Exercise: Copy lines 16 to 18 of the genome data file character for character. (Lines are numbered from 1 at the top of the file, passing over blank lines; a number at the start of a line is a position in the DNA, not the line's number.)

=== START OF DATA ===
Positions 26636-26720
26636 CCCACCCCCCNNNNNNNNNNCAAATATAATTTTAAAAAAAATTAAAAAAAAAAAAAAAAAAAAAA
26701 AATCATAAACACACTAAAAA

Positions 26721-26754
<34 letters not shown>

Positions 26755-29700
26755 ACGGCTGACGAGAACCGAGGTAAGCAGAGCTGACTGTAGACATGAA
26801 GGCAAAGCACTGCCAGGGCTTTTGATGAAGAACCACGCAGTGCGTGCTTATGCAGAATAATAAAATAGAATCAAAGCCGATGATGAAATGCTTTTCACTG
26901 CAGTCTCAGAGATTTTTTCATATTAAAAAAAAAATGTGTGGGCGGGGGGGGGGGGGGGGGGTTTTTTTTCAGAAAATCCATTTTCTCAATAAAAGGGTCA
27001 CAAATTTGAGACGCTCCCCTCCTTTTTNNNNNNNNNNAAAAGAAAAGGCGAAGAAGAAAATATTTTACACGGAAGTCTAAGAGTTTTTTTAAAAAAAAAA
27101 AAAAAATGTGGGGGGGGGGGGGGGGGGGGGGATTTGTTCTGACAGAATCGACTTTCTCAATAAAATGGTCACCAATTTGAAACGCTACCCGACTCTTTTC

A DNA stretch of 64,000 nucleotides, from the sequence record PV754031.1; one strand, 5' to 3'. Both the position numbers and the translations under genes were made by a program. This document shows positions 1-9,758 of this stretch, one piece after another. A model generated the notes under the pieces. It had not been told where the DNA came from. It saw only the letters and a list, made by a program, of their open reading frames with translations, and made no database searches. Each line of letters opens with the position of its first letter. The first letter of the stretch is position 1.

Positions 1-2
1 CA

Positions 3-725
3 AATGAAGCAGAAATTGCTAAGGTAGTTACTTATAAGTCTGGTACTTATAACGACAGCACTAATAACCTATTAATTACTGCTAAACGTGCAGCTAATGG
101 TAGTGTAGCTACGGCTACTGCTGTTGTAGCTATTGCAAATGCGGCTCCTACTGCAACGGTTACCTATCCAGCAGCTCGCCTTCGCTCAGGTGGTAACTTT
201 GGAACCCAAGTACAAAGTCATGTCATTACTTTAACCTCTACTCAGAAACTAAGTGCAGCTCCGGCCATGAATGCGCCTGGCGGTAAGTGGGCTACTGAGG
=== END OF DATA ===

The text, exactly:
3 AATGAAGCAGAAATTGCTAAGGTAGTTACTTATAAGTCTGGTACTTATAACGACAGCACTAATAACCTATTAATTACTGCTAAACGTGCAGCTAATGG
101 TAGTGTAGCTACGGCTACTGCTGTTGTAGCTATTGCAAATGCGGCTCCTACTGCAACGGTTACCTATCCAGCAGCTCGCCTTCGCTCAGGTGGTAACTTT
201 GGAACCCAAGTACAAAGTCATGTCATTACTTTAACCTCTACTCAGAAACTAAGTGCAGCTCCGGCCATGAATGCGCCTGGCGGTAAGTGGGCTACTGAGG